Richard K. Lyons is living the American Dream–he’s a successful businessman (the vice-president of something or other) with a lovely wife and son. The price he’s paid for that success? He gave up his childhood dreams and imagination and worked hard to do exactly what was expected. He went from being a boy, Rich, to being the man, Richard.
At the start of the story, Richard is exactly the antithesis of childhood dreams. When the reader is about to give up on him as a sad, unlikeable, and completely irredeemable ass, we get a glimmer of hope. A young street waif challenges him to perform a magic trick. Richard changes the sign she’s holding from “Caution: Falling Ice” to something witty and charming with one quick stroke of the pen. It’s this pen that triggers the real magic of the story.
The girl looks familiar to him, but Richard doesn’t know why. She tells him to throw his pen into the river and if he throws it far enough, she’ll tell him how he knows her. The 24-karat-gold fountain pen “had once been sacred to Richard,” signifying everything about his shallow life with all the trappings of success. In throwing it, he slips on the ice and hits his hear. Memories return of a long-ago adventure with a mysterious young girl, Francesca Finnegan, through a hidden East Side of Chicago on the el’s Lavender Line.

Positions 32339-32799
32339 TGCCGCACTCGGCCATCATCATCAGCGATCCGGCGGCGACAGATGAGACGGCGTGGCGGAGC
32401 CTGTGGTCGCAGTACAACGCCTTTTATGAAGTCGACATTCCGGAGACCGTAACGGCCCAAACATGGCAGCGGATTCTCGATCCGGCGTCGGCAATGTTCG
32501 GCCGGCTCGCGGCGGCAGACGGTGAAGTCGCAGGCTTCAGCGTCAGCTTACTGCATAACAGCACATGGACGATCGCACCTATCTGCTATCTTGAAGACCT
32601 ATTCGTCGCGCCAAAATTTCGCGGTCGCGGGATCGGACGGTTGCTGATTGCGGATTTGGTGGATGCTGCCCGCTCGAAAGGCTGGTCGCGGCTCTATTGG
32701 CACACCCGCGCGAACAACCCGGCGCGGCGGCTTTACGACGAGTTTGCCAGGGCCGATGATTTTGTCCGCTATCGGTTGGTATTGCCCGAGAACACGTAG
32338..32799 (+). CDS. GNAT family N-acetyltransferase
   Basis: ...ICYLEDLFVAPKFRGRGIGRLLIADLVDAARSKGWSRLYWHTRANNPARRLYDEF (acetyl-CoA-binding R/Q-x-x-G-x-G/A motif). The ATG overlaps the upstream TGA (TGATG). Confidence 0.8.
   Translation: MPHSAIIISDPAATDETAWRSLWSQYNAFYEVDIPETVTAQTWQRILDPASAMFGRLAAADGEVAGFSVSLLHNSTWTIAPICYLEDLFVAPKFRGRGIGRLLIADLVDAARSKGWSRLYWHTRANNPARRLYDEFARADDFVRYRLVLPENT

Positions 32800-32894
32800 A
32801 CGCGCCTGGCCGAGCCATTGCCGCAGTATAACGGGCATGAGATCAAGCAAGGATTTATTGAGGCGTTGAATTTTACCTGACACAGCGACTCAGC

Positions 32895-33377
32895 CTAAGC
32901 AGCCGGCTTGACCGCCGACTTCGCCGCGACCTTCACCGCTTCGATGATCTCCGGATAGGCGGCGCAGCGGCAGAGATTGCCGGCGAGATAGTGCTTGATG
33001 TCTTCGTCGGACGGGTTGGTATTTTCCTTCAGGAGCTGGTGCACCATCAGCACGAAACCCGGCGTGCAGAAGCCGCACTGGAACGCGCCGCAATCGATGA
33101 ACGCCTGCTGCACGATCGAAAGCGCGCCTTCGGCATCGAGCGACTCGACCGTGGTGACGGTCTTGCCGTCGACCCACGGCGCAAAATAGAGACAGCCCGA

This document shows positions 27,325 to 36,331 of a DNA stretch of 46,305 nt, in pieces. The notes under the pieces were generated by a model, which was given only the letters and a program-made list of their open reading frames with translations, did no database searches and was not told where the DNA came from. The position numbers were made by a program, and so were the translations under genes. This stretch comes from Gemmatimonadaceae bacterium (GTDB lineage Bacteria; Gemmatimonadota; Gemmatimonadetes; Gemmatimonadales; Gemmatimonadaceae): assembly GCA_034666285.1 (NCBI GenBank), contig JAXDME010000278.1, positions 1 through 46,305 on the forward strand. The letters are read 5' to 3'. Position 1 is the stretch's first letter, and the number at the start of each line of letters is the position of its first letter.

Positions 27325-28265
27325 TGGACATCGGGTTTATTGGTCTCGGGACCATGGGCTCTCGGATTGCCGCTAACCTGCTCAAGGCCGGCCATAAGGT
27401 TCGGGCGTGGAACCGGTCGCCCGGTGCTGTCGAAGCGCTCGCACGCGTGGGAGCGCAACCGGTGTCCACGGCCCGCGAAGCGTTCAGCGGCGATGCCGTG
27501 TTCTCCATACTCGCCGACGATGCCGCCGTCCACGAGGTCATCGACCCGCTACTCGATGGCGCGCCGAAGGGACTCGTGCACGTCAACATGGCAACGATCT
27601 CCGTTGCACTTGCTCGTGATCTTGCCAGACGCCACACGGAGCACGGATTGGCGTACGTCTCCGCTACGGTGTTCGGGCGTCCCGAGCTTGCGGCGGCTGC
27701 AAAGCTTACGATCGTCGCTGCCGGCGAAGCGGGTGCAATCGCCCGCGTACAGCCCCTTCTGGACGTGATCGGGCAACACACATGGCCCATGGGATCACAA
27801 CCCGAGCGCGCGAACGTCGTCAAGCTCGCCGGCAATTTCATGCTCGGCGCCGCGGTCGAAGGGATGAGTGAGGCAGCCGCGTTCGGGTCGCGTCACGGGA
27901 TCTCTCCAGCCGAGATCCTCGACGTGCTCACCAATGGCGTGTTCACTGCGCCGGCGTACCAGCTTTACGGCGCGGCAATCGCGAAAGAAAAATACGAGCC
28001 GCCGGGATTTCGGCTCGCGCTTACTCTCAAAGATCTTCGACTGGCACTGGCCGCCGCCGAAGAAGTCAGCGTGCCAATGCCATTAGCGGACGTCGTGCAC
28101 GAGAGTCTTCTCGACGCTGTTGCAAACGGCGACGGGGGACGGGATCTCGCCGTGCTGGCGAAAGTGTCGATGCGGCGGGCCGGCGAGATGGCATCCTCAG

During his magical night, Rich learns the true source of the Great Chicago Fire and the significance of the city flag. He visits long-gone landmarks, like an amusement park (Riverview), the Dunning Insane Asylum, and the last Chicago farm, as well as existing places like The Green Mill and the Aragon. T
Anyone who is familiar with the real Chicago will be smitten with the alternative city only accessible via the Lavender Line or in the pages of The Fairytale Chicago of Francesca Finnegan. Because the stories are so completely intertwined with the history, lore, and culture of Chicago, some of the enchantment of Rich and Francesca’s adventures will probably be lost on those who have never been to the city. For anyone who has fallen under its spell, this is a fun and fast-paced tale of adventure and redemption.
The Fairytale Chicago of Francesca Finnegan is a whimsical frolic through an alternate Chicago–past and present–complete with the “real” stories behind many famous Chicago sites, events, and characters. Readers unfamiliar with Chicago landmarks, history, and culture may not find the stories as entertaining as those who have fallen under the Windy City’s charms, but anyone who has will be captivated.
The Rating5 Stars (out of 5): Highly recommended. This book did exactly what it set out to do, with originality, style, and maybe even a twist. It stands out next to popular, traditionally published novels in its genre.
The Pros & ConsPros: Humor, Page Turner, Prose, Strong World-Building
Cons: Plot Sometimes Jumpy